Credit too must go to Fianna Fáil leader Michéal Martin and Sinn Féin, both of whom could have opposed the referendum for narrow political gain but chose not to. Mr Martin in particular had to deal with the fact that not only were many of his rank and file members against the proposal, some of his TDs opposed it too.
Yet, this one was largely for the younger generation, which turned out in its droves. Stories of emigrants returning home to vote and huge increases in voter registration offered indications of what was to come but the final results were astonishing.
Campaigners said those on the supplementary register were overwhelmingly young, and the turnout showed they proved the old adage that they don’t vote wrong.
All across the country, the turnout on the supplementary register hovered around 90 per cent, even reaching 99 per cent in Huntstown, west Dublin, by close of polls.
Such enthusiasm can be infectious and perhaps convinced older, sceptical voters not to stand in the way of something younger generations believed in.
Father Martin Dolan faced a difficult decision. With Ireland’s referendum on marriage equality looming, he could either go along with his bishops’ official opposition to it, or he could be honest with his Dublin congregation.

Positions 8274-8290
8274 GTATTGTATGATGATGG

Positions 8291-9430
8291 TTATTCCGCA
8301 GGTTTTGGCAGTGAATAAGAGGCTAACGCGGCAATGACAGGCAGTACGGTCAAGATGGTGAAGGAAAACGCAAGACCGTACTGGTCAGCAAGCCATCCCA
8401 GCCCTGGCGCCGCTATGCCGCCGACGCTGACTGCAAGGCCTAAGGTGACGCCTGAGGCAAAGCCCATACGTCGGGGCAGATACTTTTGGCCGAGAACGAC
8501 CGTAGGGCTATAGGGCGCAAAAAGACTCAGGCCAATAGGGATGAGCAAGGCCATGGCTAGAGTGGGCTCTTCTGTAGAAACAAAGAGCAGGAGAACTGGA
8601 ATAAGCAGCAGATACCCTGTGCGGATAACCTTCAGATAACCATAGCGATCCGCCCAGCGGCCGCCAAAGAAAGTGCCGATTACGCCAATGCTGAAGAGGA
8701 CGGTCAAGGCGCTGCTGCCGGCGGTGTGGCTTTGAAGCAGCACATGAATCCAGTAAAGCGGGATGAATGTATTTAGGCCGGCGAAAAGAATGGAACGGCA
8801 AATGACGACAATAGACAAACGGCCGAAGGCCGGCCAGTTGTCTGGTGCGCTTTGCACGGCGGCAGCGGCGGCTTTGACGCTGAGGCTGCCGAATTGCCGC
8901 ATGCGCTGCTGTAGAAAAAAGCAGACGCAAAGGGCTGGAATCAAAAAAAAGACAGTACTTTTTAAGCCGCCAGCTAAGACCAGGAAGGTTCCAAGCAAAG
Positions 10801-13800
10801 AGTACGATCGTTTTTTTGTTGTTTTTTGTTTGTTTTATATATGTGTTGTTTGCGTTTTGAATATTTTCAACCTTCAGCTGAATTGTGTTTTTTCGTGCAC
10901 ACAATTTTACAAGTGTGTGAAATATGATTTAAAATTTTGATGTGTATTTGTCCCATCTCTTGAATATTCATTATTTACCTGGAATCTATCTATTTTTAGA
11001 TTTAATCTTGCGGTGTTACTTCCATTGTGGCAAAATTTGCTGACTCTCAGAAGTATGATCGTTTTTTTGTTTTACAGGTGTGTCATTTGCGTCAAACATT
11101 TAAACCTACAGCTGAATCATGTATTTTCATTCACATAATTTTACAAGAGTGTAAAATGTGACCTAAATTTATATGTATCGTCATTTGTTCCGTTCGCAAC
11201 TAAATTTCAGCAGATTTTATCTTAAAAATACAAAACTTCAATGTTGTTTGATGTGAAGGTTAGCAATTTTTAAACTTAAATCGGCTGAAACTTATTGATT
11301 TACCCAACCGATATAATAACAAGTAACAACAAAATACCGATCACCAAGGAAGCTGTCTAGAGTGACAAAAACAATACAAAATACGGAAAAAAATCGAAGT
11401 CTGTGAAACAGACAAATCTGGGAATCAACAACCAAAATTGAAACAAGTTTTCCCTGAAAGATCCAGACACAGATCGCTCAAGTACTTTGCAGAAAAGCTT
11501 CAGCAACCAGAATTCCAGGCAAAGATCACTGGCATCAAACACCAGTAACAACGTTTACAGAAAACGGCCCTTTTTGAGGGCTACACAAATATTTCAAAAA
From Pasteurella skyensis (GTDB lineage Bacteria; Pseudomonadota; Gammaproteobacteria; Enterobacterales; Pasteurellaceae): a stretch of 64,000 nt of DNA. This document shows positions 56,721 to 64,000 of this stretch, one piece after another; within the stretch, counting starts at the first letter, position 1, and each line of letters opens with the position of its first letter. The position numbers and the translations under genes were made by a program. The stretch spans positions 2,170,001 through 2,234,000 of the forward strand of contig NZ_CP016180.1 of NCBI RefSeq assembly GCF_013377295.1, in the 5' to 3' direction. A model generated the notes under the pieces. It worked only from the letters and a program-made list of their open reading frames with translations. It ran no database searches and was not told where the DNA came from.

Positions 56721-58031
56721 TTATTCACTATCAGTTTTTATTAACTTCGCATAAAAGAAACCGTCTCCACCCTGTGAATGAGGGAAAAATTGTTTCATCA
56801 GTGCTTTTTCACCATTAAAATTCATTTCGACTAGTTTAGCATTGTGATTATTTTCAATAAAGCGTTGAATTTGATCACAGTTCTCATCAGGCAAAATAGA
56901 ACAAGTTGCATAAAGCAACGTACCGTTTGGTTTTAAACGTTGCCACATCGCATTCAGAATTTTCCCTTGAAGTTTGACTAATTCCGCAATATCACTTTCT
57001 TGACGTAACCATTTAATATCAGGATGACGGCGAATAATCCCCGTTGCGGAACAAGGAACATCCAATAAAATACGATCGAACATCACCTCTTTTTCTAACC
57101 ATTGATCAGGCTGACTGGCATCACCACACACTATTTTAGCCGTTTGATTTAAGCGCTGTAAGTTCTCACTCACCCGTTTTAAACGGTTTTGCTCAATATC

He made his choice during a Saturday evening mass in January. Not only did he urge his congregation to vote Yes on May 22, he also took the opportunity to come out as gay.
The worshipers greeted the revelation with a standing ovation.
Dolan is one of at least 10 members of Catholic orders who have publicly endorsed marriage equality. They have been willing to defy their bishops, suggest progressive priests, because they see the referendum as just the latest skirmish in a long-running war. As church attendance has plummeted, progressives argue they are trying to save the church from the wounds inflicted by a moribund and authoritarian leadership.
“There is a battle going on within the Irish Catholic Church at the moment,” said Father Iggy O’Donovan, a priest from Limerick who called for a Yes vote in a letter to the Irish Times in March. “There’s a group of us, we try to still hold on to the belief that Catholicism is compatible with modernity … [while] the church is dying at [the bishops’] feet,” he said in an interview with BuzzFeed News.